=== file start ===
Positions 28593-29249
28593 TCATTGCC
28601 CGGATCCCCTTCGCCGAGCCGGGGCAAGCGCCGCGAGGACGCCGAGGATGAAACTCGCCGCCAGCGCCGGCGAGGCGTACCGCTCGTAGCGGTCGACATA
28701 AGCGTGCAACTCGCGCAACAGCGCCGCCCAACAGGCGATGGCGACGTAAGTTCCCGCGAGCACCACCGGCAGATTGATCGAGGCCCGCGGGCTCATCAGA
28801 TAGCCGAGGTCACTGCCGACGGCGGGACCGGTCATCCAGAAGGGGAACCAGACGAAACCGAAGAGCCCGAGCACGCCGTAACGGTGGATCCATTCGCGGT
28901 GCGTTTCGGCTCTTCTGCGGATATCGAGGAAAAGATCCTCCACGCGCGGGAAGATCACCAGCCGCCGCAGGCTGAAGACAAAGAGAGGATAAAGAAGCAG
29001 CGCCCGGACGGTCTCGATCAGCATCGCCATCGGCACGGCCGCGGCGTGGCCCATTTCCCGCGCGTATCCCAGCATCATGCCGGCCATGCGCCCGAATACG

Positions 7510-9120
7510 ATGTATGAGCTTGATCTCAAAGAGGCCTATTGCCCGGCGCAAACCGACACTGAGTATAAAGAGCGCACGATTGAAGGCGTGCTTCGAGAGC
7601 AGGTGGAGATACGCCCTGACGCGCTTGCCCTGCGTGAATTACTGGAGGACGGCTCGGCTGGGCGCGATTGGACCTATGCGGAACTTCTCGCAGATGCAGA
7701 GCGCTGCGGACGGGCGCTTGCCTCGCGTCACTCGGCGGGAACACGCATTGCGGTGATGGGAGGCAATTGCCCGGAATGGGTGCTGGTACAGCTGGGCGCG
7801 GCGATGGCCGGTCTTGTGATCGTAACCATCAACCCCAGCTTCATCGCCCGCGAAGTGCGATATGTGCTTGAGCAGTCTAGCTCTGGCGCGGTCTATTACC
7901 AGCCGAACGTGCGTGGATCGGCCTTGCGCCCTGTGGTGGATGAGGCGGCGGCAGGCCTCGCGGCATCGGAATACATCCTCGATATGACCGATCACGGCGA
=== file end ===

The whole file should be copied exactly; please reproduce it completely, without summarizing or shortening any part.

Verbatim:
Positions 28593-29249
28593 TCATTGCC
28601 CGGATCCCCTTCGCCGAGCCGGGGCAAGCGCCGCGAGGACGCCGAGGATGAAACTCGCCGCCAGCGCCGGCGAGGCGTACCGCTCGTAGCGGTCGACATA
28701 AGCGTGCAACTCGCGCAACAGCGCCGCCCAACAGGCGATGGCGACGTAAGTTCCCGCGAGCACCACCGGCAGATTGATCGAGGCCCGCGGGCTCATCAGA
28801 TAGCCGAGGTCACTGCCGACGGCGGGACCGGTCATCCAGAAGGGGAACCAGACGAAACCGAAGAGCCCGAGCACGCCGTAACGGTGGATCCATTCGCGGT
28901 GCGTTTCGGCTCTTCTGCGGATATCGAGGAAAAGATCCTCCACGCGCGGGAAGATCACCAGCCGCCGCAGGCTGAAGACAAAGAGAGGATAAAGAAGCAG
29001 CGCCCGGACGGTCTCGATCAGCATCGCCATCGGCACGGCCGCGGCGTGGCCCATTTCCCGCGCGTATCCCAGCATCATGCCGGCCATGCGCCCGAATACG

Positions 7510-9120
7510 ATGTATGAGCTTGATCTCAAAGAGGCCTATTGCCCGGCGCAAACCGACACTGAGTATAAAGAGCGCACGATTGAAGGCGTGCTTCGAGAGC
7601 AGGTGGAGATACGCCCTGACGCGCTTGCCCTGCGTGAATTACTGGAGGACGGCTCGGCTGGGCGCGATTGGACCTATGCGGAACTTCTCGCAGATGCAGA
7701 GCGCTGCGGACGGGCGCTTGCCTCGCGTCACTCGGCGGGAACACGCATTGCGGTGATGGGAGGCAATTGCCCGGAATGGGTGCTGGTACAGCTGGGCGCG
7801 GCGATGGCCGGTCTTGTGATCGTAACCATCAACCCCAGCTTCATCGCCCGCGAAGTGCGATATGTGCTTGAGCAGTCTAGCTCTGGCGCGGTCTATTACC
7901 AGCCGAACGTGCGTGGATCGGCCTTGCGCCCTGTGGTGGATGAGGCGGCGGCAGGCCTCGCGGCATCGGAATACATCCTCGATATGACCGATCACGGCGA